Thursday, September 29, 2011

Grandpa's Gone

Left to right: unknown aunty, Uncle, Aunty and cousin, Grandma, Grandpa
When my mom got the news last week that her father had died, she was devastated. She didn't know that he was sick and was still expecting to see him when she finally traveled home. It had been 19 years since she saw him last.

I was very sad too.  Though I don't really remember that much about my grandfather from when I visited Naija years and years ago, I remember talking to him on the phone over the years. He was always expressed his eagerness to see us... Now that will have to wait until we all meet in heaven. Chei....

You see, it's very easy for people to forget the original intent of coming to this country, America. No one plans to lose loved ones in their quest for a better life. But the reality of the situation is that it happens. People in Nigeria and other parts of the world dream of coming to America so they can just drink from the sweet waters that they believe are flowing here; but when they come, they are met with a bittersweet taste.

True, life in America affords us many things considered luxuries around the world: general security and safety; a somewhat reasonable justice system; the ability to go to school and get an education without the fear of strikes interrupting courses; constant light and internet. But life here can be difficult. Debt seems to be the way of life and as bills stack up, it seems many live to work instead of work to live.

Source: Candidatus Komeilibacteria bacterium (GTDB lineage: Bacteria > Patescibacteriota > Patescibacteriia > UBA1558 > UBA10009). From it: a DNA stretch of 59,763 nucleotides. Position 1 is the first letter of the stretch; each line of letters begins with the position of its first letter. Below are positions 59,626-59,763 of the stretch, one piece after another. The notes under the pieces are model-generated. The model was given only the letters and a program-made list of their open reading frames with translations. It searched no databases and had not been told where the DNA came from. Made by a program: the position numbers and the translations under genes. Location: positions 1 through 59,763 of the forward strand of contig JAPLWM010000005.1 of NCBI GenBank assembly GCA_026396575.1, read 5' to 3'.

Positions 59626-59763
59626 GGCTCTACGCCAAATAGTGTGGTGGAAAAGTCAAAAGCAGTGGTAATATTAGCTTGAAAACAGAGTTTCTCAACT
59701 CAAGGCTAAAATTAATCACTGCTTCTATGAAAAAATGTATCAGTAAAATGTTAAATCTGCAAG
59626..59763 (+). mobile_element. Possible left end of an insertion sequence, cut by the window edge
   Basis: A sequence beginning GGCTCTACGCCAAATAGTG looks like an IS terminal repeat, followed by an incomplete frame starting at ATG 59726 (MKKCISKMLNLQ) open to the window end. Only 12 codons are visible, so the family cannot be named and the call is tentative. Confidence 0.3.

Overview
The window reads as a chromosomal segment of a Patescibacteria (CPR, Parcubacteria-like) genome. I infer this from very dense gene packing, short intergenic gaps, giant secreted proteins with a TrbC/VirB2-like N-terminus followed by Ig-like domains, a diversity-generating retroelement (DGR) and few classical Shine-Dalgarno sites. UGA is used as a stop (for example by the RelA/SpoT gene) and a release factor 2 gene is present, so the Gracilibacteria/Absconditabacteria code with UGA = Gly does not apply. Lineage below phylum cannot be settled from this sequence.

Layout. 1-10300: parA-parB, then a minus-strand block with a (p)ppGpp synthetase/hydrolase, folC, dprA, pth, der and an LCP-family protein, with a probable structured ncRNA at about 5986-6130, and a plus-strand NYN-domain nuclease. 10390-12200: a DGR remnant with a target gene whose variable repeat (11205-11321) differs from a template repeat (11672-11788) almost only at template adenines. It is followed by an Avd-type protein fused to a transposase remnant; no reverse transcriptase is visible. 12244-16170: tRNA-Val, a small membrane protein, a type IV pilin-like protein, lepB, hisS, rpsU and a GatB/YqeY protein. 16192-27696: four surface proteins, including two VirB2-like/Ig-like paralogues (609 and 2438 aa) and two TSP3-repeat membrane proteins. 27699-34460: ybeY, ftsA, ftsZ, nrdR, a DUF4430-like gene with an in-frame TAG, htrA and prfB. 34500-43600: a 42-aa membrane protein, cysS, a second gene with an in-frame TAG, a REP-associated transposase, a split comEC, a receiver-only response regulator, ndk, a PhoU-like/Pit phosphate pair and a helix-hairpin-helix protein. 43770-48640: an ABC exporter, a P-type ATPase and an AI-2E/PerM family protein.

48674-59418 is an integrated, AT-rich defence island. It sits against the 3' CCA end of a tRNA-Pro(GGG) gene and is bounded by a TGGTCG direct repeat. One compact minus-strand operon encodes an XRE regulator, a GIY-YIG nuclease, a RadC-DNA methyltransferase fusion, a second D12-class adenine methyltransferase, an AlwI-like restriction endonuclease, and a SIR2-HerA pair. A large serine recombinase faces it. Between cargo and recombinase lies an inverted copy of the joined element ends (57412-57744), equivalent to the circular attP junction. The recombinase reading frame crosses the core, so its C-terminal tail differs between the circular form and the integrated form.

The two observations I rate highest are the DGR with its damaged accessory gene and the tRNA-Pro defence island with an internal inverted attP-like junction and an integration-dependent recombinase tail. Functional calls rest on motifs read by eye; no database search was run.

The constant fight to keep from complete financial ruin can make it hard to live up to the expectations of those back home. They expect their lives to be transformed from grass to grace because they have a relative in America. But it's not always that easy. And as time goes on, people forget what's important. They don't want to go home because they are ashamed that they haven't achieved what they had hoped. They don't want to be ridiculed. And even if they wanted to, they couldn't afford the trip. Heck, it's hard enough scraping together funds to send home every pay period. So time passes and whole generations grow up hardly knowing their family overseas. What a painful existence. And when it comes down to it, it's all because of money.

I have decided, so help me God, that I will not perpetuate this cycle. As soon as I'm able, when I finish my program, I'm going to Naija to see my family. At the end of the day, the love for family surpasses anything that could deter harm.

This situation also spurs me on to excel in my field so that I can make a difference in my family's life. I refuse to accept life like this.

An excerpt from my poem,  Ada: Statement of Responsibility

Before I was born the prayers of my grandmothers
were going forth on my behalf,
beseeching God to do something new:
Now, here I am.

I am Ada:
First daughter of my family’s
Nigerian dream
to cross the ocean and fulfill the
American dream
and carry it back home.

I’m not here to live for myself
or just to have fun;